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Tesla recalls over 360,000 cars with ‘Full Self-Driving’ to fix software



SAN FRANCISCO — Tesla is recalling more than 360,000 vehicles equipped with its Full Self-Driving beta software over apparent crash risks, a government regulator said.

The company says it will send a remote update to remedy the problem, as it has done with past recalls. It is the widest recall yet for the software, which has garnered widespread attention for Tesla’s promises to leverage it to make vehicles autonomous.

Officials said the software — part of Tesla’s driver-assistance package — is being recalled because of the vehicles’ failure to stop at intersections or exercise proper caution at yellow signals, come to a complete stop at stop signs, as well as adhere to posted speed limits. The recall notice, dated Wednesday, was posted to the National Highway Traffic Safety Administration website this week. It affects 362,758 vehicles, including Tesla models dating back to 2016.

“The FSD Beta system may allow the vehicle to act unsafe around intersections, such as traveling straight through an intersection while in a turn-only lane, entering a stop sign-controlled intersection without coming to a complete stop, or proceeding into an intersection during a steady yellow traffic signal without due caution,” the National Highway Traffic Safety Administration wrote in a letter. “In addition, the system may respond insufficiently to changes in posted speed limits or not adequately account for the driver’s adjustment of the vehicle’s speed to exceed posted speed limits.”

Tesla did not immediately respond to a request for comment.

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Tesla has recalled Full Self-Driving Beta in the past, but not since making the software widely available to drivers who purchase the option, which costs $15,000 per vehicle.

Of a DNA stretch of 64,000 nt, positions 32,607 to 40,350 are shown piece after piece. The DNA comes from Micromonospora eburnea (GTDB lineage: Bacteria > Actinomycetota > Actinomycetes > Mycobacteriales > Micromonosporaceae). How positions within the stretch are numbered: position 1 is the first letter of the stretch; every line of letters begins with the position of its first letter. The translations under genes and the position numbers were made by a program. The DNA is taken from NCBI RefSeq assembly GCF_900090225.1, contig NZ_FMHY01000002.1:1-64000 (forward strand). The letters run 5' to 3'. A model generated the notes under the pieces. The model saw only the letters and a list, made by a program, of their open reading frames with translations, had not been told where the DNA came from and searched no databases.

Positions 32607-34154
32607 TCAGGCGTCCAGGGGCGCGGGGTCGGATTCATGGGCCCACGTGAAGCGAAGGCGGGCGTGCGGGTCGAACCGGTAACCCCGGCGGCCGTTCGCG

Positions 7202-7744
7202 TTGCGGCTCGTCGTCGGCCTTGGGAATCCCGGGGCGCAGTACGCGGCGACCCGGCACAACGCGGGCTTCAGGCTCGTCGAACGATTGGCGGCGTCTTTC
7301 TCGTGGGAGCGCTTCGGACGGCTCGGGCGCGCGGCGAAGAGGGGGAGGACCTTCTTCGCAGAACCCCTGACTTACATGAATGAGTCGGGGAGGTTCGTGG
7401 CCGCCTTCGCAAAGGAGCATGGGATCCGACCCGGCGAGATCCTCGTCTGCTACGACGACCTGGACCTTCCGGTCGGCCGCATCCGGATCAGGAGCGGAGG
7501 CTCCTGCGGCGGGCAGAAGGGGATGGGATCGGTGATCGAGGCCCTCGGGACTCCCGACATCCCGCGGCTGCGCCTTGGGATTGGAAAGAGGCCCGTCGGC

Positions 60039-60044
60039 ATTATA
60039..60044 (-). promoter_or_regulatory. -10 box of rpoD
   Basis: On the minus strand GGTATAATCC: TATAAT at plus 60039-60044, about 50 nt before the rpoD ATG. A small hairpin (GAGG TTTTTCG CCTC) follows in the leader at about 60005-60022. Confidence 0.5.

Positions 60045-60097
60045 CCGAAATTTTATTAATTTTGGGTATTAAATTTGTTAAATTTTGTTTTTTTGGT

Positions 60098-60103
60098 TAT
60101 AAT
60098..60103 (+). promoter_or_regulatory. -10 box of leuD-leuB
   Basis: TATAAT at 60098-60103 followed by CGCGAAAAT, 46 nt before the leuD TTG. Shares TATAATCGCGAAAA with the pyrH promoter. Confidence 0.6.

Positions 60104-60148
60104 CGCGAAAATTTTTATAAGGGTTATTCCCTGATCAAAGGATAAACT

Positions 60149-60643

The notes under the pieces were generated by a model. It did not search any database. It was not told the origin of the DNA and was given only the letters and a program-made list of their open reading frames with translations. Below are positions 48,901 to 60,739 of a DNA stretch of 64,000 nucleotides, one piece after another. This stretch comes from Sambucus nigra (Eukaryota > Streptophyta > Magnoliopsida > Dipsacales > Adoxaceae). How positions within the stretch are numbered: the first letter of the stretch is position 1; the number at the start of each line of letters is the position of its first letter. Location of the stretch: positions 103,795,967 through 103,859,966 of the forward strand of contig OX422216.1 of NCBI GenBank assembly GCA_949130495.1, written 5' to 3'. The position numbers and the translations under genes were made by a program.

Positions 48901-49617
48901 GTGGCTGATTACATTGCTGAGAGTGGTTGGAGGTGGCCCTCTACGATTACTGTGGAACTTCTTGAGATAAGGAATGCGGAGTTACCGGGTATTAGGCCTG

The Post asked experts to analyze videos of Tesla beta software, and reporters Faiz Siddiqui and Reed Albergotti test the car’s performance firsthand. (Video: Jonathan Baran/The Washington Post)

Full Self-Driving Beta is a part of Tesla’s driver-assistance suite, Autopilot, which allows the car to maneuver itself in certain conditions — though drivers as supposed to remain attentive and keep their hands on the wheel at all times. Full Self-Driving expands the capabilities of Autopilot, largely a highway system, to city and residential streets.

Tesla has addressed past recalls with its software by issuing remote, over-the-air updates, sending patched versions of its software to cars across its fleet. For example, Tesla was forced to recall a version of Full Self-Driving in October 2021 after owners reported their cars were suddenly slamming on the brakes at highway speeds after one overnight update.

Then last year, Tesla recalled more than 50,000 vehicles over concerns vehicles in Full Self-Driving had been equipped with a “rolling stop” function that allowed them to proceed through intersections without halting at stop signs.

Tesla CEO Elon Musk downplayed the matter on Twitter on Thursday, arguing the need for a software update should not constitute a recall by the traditional definition.

“The word ‘recall’ for an over-the-air software update is anachronistic and just flat wrong!” he tweeted.

Aaron Gregg contributed to this report.


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James Thomas
James Thomas
Hello, I am James Thomas blogger and content creator who specializes in personal finance and investing at Business Advise. I have been writing for over 5 years and have built a large following of readers who value practical advice and actionable tips. I'm committed to helping people take control of their financial futures and achieve their goals.

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